Gov. Martin O'Malley (D) and the 188 members of the General Assembly are all up for election this year, and the influential teachers unions have started to flex their muscles. Mr. O'Malley, endorsed by the Maryland State Education Association even before an opponent has taken the field, made it clear in a recent meeting at The Post that he has little interest in changing the status quo.

If anything, Ms. Grasmick's reforms don't go far enough. Why, for instance, should teachers be given lifetime job guarantees? Tenure may have made sense when the profession was in its infancy and before there was due process to address arbitrary firings, but today it only helps protect teachers who shouldn't be in the classroom. Get rid of it.

There is urgent need for Maryland to strengthen its law on public charter schools. The sole authority for approving charters lies with local school districts, which feel threatened by the innovations and choice offered by these alternative public schools. That policy and rules preventing the state from providing capital funding for charter school facilities stunt the growth of charters in Maryland. Every one of the state's 42 charters had waiting lists last year; one school in Frederick County had 300 people in line for 12 spots.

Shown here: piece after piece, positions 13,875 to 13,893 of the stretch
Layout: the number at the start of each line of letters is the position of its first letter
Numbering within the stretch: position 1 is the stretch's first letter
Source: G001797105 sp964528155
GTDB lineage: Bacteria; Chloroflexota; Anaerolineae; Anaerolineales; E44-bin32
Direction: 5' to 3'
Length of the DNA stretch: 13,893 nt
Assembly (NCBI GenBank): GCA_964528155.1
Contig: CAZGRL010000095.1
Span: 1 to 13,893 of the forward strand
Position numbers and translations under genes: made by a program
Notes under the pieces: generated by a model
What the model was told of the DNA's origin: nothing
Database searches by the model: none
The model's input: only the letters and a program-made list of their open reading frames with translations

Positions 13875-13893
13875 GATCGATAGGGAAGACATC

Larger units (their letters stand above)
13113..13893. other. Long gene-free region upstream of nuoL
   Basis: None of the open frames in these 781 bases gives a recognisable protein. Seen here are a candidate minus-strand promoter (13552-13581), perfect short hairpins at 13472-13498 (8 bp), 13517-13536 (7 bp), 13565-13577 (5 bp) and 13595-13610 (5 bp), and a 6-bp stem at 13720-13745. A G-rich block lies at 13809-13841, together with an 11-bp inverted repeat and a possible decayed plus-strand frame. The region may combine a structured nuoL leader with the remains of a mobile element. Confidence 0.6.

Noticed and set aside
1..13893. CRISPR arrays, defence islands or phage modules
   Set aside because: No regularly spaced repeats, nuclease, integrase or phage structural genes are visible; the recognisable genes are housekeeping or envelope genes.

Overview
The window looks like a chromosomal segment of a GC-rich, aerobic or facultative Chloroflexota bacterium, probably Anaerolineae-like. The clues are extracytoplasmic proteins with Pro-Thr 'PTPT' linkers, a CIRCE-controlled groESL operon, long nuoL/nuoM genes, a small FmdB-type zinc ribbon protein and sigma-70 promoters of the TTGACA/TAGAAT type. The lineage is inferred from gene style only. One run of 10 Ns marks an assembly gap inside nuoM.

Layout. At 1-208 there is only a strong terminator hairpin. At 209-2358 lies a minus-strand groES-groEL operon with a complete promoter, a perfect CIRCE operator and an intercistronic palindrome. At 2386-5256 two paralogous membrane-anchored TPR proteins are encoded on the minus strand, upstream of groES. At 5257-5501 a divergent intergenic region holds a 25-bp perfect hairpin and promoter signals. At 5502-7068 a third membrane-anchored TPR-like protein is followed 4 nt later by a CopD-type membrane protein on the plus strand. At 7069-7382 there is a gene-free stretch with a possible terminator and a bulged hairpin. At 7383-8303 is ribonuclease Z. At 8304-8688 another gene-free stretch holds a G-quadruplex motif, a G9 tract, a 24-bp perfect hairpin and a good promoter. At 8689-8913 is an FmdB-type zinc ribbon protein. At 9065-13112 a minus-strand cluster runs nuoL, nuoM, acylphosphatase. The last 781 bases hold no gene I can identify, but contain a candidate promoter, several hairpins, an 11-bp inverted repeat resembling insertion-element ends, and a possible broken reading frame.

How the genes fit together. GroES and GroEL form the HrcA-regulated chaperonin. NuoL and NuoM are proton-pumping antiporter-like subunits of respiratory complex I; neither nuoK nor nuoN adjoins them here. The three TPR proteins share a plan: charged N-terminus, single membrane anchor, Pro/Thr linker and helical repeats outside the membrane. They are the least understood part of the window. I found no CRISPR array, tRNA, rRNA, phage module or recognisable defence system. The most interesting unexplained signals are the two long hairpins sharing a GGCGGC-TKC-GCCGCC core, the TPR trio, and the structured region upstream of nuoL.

Mr. O'Malley is proud that Maryland was recently rated by Education Week magazine as having the nation's top education system for the second year in a row. There's no question that many Maryland jurisdictions have fine schools, but high student achievement results in large part from its being a wealthy state. Inequities continue to mean that large populations of students, mostly poor and minority, fail to meet minimum standards. If Mr. O'Malley wants to help those students still being ill-served, he should listen to his education secretary and urge the Democratic leaders of the General Assembly to do the same.